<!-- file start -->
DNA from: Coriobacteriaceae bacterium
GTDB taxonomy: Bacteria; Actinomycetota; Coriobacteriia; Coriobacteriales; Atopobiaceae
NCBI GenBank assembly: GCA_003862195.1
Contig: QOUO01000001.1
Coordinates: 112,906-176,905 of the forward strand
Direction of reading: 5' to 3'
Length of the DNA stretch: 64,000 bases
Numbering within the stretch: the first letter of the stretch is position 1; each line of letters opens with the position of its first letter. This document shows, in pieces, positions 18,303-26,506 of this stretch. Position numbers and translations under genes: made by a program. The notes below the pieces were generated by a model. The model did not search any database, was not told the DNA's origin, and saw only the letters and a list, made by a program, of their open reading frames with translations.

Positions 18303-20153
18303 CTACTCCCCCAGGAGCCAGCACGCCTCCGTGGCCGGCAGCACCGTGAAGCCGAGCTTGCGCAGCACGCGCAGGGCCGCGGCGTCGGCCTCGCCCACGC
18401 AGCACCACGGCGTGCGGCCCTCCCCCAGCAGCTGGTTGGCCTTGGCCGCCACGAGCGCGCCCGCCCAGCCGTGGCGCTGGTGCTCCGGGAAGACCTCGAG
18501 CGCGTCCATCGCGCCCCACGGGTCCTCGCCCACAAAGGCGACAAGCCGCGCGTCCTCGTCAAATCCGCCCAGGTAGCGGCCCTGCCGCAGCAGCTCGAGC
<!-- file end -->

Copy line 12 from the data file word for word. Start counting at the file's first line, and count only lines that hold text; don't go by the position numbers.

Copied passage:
18501 CGCGTCCATCGCGCCCCACGGGTCCTCGCCCACAAAGGCGACAAGCCGCGCGTCCTCGTCAAATCCGCCCAGGTAGCGGCCCTGCCGCAGCAGCTCGAGC